Von Trapp Follow-Along: Maria makes no mention of this event.
I find this day very interesting for two main reasons. First, because it is a day that is a very traditional Christian observance without any pagan influence (see Footnote 1), but which has very little to do with Christianity. Second, because it is one of the most widely-known and widely-celebrated Christian holidays, but is based on someone who was not in Scripture, of whom we know very little, and who may have had nothing at all to do with anything his “day” commemorates or symbolizes.
We typically associate Valentine’s Day with red and pink, but the traditional color for Valentine’s Day is amethyst, due to an amethyst ring Saint Valentine allegedly wore, which is also believed to be the origin of amethyst as the birth stone of February.
Based on traditions and legends, symbols for Valentine’s Day include pink blossoms, almonds, hearts, amethyst, Cupid, friendship, romantic love, marriage, birds, keys, plants/flowers, and springtime.
Valentine’s Day is celebrated in most cases on 14 February. The Eastern Orthodox Church celebrates it on 6 July and 30 July, while in Brazil it is celebrated 12 June.
Although it is celebrated in many countries around the world, it is not a holiday in most of them.
St. Valentine’s Day, also known as the Feast of Saint Valentine, came into being sometime in the 500s AD and initially commemorated one or more early Christian saints named Valentinus. Although stories of the martyrdoms of various men named Valentinus exist, some elements may have been fabricated. One popular story tells of a Valentine living in Rome during a time when Christians were still persecuted who officiated weddings for soldiers who were not permitted to marry (false; see Footnote 2) and ministered to Christians. As a result, he was imprisoned. While imprisoned, he healed his jailer’s daughter, Julia, on 14 February. One embellishment of the story holds that prior to his execution, he wrote her a letter and signed it, “Your Valentine.” Another legend states that Julia later planted a pink-blossomed almond tree near his grave, a sign of undying friendship. Yet another legend states that he would cut hearts out of parchment and give them to soldiers and persecuted Christians as a reminder of the men’s vows and of God’s love; this story is believed to be the basis for the use of hearts on Valentine’s Day. He is also said to have worn an amethyst ring (common for bishops) engraved with an image of Cupid (a sign of love recognizable and legal in the Roman Empire); soldiers recognized the ring and asked him to perform marriages for them. This is thought to be the reason why amethyst is the birth stone of February and why the color allegedly attracts love.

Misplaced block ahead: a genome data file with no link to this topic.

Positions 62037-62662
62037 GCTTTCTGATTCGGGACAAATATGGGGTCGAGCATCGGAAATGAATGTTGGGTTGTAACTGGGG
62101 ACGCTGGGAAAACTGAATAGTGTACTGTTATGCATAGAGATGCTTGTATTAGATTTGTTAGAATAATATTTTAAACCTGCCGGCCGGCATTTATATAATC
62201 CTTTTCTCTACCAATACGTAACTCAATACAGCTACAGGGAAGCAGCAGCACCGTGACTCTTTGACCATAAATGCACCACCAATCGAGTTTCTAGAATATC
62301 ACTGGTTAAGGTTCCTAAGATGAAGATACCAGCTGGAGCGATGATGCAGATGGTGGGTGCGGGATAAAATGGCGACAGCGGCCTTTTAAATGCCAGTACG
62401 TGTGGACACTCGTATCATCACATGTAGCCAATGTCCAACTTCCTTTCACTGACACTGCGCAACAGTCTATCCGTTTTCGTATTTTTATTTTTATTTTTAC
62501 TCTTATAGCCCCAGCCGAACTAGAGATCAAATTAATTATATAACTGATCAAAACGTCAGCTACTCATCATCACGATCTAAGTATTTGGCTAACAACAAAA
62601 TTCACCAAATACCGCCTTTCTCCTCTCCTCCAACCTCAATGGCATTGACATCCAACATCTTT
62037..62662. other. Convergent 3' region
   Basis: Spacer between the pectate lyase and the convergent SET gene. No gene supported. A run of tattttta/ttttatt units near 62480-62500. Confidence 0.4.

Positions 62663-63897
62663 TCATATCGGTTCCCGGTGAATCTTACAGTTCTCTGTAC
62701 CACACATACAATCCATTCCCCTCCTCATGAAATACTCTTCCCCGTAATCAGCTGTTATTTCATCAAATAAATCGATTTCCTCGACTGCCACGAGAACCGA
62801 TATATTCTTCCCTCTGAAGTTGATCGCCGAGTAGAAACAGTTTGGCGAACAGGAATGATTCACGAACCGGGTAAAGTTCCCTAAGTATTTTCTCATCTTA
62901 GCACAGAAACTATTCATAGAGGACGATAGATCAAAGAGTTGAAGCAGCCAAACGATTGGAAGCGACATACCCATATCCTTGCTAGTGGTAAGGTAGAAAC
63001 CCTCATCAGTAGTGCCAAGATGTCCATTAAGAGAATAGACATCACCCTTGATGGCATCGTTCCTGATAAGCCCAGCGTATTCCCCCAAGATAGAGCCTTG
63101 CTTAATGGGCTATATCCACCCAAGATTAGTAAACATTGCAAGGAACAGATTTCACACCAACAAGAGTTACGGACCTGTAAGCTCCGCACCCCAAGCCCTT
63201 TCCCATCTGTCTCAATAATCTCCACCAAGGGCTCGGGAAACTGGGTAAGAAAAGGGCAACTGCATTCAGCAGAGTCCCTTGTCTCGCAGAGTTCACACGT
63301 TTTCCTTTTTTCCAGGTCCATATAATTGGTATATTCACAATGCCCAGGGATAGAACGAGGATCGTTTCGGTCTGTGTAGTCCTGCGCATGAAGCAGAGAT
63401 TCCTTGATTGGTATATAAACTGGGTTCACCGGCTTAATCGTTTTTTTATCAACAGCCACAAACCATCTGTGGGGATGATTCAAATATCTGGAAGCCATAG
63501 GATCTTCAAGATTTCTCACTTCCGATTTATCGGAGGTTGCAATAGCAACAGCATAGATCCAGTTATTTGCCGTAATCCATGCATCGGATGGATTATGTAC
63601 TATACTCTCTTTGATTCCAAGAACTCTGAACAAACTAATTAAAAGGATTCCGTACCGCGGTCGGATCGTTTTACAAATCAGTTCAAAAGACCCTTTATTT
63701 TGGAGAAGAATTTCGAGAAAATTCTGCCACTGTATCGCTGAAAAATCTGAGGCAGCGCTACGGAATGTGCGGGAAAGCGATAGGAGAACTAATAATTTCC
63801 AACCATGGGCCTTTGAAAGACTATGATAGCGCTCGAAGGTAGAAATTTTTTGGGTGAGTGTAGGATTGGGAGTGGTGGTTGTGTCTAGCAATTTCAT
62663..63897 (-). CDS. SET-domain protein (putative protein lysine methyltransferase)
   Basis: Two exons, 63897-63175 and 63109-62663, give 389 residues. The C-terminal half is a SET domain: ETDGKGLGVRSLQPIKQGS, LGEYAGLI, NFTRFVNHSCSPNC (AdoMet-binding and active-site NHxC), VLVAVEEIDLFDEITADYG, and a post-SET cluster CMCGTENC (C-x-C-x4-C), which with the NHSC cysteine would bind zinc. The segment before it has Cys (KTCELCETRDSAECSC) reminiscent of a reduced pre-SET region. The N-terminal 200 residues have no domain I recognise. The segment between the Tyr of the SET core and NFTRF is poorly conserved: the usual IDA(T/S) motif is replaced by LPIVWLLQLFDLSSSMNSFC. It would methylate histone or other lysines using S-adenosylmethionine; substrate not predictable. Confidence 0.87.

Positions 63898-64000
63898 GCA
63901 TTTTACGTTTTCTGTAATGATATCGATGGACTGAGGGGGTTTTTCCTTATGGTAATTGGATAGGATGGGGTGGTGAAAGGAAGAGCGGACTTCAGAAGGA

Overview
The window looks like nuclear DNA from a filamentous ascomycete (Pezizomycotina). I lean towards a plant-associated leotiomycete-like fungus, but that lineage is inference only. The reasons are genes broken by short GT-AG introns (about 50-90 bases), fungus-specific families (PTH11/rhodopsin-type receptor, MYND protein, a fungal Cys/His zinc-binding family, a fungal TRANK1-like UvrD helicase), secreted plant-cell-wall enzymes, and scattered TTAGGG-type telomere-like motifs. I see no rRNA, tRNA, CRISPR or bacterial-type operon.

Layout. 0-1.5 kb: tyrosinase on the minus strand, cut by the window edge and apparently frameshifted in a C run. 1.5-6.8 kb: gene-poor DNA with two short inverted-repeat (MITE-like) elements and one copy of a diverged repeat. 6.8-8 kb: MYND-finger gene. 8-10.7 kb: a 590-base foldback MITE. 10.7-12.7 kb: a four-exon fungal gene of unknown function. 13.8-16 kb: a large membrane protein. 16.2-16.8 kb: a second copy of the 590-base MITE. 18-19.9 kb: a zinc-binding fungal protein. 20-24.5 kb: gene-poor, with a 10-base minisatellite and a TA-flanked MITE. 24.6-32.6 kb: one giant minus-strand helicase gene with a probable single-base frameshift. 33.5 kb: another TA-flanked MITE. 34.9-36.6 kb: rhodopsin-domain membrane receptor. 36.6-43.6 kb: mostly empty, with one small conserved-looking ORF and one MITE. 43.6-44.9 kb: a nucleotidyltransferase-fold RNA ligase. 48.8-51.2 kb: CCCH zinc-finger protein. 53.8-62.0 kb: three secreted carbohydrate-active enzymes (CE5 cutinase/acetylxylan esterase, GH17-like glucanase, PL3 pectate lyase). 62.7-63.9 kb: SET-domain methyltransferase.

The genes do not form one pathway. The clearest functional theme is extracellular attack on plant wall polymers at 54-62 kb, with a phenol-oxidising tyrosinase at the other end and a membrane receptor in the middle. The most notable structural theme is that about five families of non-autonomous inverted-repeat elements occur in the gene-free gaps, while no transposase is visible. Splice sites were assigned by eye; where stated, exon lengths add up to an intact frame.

In the Eastern Orthodox Church, 6 July is celebrated in honor of the Roman Valentine described above and 30 July is celebrated in honor of a martyred Bishop of Interamna, also named Valentine or Valentine of Terni. A third Valentine was martyred in Africa.
What do we actually know about the three Valentines? Valentine of Rome really did exist. He was a priest who was martyred circa 496 AD and buried on the Via Flaminia, the ancient Roman road that led over 300 kilometers (almost 200 miles) from Rome to the Adriatic Sea. Valentine of Terni became Bishop of Interamna circa 197 AD and is believed to have been martyred during the reign of Emperor Aurelian (270-275 AD). He was also buried on the Via Flaminia, but on a different location than the Valentine of Rome. All we know about the third Valentine is that he and several companions were martyred in Africa.